Are there things that I could do better than our caregivers? Maybe, but are there things that our caregivers can do better than me? I personally believe the answer is yes. Years ago Hillary Clinton got a lot of criticism for her statement that "it takes a village to raise a child". People were upset that she appeared to be indicating that parents didn't know best. That parents couldn't raise their children on their own, and maybe that assessment of people's perceptions is wrong. But I don't think that's what she was trying to say. I believe that what she was trying to say is that during the course of the 18 years that our children are with us until they leave for college, or for other adventures, more than parents should take responsibility for developing the whole person that our kids grow up to be. That includes extended family, teachers, pastors, youth workers, counselors, and anyone else who has a significant role in our kids' lives. Some SAHMs are phenomenal. They have found their calling. Not only have they figured out how to make a single income household work in the 21st century, but they do it with an ease and grace that allows their children to flourish. They are the moms that make me feel incredibly guilty every fall when I gladly return to my classroom, eager for adult conversation and the rigors of teaching literature and composition. You see, I'm great at loving my kids. I can snuggle and read Dr. Seuss with the best of them. But at some point during my two month break I know that I need my classroom and my kids need to play with other kids and adults who really appreciate the world of make-believe and 20 questions. Not that I don't enjoy it, but I've learned that there is only so much I can take. Does it take a village? Maybe. Our first babysitter guided this new mom through the first year of our daughter's life, as I worked through my inability to nurse, identified pink eye, and she helped me answer a variety of questions that she, as the mother of three and the caregiver to dozens of kids over the years, could answer immediately instead of me waiting for my mom to answer the phone or an email. When we moved to Fort Wayne, our next caregiver offered a home and playmates for my daughter, as well as friendship during my lonely first year in a new place. When she moved, our next caregiver gave our son the love and attention he needed as we dealt with early teething and what seemed like constantly shifting sleep patterns and worked with our daughter on numbers, colors, and letters in creative ways which sometimes left me astounded. She also struggled with us through a difficult year of potty training our incredibly stubborn little girl. Each of these women have been a huge part of our lives, and I am thankful for everything they have given our family and the love they have given our children.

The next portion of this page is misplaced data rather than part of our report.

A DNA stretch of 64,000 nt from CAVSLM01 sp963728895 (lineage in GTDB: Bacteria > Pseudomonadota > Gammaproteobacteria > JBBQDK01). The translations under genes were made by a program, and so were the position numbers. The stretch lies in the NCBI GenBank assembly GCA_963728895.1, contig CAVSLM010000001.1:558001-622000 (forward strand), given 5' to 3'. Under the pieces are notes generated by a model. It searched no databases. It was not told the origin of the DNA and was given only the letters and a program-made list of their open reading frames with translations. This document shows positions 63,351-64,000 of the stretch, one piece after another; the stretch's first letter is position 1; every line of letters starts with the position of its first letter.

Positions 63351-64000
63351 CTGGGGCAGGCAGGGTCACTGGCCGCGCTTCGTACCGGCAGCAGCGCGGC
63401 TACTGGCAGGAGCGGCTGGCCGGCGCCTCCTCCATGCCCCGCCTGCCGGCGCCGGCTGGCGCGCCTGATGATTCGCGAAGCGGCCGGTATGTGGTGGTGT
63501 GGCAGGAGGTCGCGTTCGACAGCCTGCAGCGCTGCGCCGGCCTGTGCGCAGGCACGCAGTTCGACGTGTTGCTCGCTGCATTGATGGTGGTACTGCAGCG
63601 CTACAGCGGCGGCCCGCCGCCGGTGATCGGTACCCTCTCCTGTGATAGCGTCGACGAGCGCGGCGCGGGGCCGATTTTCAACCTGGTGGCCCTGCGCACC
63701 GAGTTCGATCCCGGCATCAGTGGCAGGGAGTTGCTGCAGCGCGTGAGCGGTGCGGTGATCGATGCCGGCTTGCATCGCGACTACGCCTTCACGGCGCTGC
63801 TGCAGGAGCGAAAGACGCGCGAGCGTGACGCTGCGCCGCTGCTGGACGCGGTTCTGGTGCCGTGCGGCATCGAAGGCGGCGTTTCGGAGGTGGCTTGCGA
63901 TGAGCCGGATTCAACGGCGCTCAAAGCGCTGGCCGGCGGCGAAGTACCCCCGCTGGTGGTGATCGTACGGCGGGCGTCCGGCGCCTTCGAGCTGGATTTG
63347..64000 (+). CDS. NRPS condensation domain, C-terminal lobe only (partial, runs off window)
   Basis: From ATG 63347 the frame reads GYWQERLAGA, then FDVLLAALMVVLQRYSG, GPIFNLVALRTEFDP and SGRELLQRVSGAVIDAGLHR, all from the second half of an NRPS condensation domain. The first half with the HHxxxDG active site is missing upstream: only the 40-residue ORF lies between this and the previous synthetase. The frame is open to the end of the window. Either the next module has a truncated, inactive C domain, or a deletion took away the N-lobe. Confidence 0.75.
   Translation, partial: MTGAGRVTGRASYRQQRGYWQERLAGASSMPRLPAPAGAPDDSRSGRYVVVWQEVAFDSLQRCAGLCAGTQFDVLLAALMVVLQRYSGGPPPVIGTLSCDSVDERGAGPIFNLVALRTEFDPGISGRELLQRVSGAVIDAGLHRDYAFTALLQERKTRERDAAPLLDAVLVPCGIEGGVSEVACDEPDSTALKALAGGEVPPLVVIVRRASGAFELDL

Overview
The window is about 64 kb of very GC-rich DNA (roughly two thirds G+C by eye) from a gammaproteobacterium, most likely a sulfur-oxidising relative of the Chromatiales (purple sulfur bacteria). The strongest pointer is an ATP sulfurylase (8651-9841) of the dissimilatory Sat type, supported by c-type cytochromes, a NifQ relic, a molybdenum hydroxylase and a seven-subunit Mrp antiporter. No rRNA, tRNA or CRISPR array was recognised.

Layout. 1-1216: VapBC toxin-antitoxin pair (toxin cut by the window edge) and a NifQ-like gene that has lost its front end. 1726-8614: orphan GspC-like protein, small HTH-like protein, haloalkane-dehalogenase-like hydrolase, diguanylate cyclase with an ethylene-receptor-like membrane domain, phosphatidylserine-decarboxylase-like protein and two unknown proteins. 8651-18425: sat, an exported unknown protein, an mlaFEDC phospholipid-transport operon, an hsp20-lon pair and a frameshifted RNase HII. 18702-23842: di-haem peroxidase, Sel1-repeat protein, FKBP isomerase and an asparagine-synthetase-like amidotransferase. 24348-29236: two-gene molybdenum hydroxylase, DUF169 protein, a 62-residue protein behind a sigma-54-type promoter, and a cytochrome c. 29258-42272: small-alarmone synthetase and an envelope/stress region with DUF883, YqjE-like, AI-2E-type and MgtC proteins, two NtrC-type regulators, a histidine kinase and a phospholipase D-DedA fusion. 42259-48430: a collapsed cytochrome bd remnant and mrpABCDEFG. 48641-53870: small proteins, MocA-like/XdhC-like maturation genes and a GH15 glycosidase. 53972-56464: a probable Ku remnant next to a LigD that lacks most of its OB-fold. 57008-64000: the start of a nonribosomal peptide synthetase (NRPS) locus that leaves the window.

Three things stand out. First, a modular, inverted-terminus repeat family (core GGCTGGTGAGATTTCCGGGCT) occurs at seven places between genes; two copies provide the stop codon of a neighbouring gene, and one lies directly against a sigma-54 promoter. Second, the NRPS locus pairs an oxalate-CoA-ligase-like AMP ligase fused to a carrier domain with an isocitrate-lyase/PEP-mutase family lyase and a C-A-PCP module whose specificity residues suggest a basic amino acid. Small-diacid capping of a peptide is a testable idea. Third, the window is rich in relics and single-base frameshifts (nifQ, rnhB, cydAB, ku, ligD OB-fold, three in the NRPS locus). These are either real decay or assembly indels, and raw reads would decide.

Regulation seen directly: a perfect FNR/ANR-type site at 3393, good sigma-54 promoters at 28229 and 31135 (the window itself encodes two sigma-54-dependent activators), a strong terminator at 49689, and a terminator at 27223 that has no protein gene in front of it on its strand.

Now our kids are in a full time daycare, and while I was hesitant to get them out of in-home daycare, this appears to be the best place for our kids until they are both in school. And the last two days I have picked up two very happy, yet very tired, little kids. Our social little girl is surrounded by kids her own age and in a Christian learning environment that will allow her to grow socially and intellectually in ways that I never could. Our little boy is surrounded by kids his own age and in a loving room where he appears to be happy as can be, although he has been exhausted by the time he gets home. One of my biggest parenting decisions has been deciding who will watch and love our kids during the day while my husband and I are working, and we've been blessed with people who love our kids while we are working during the day. And while I'm always working on finding balance, when we get home Jeff and I are raising our kids. We know our kids. We know what they need. And we will always be Mom and Dad. No daytime caregiver can take that away, and none have tried.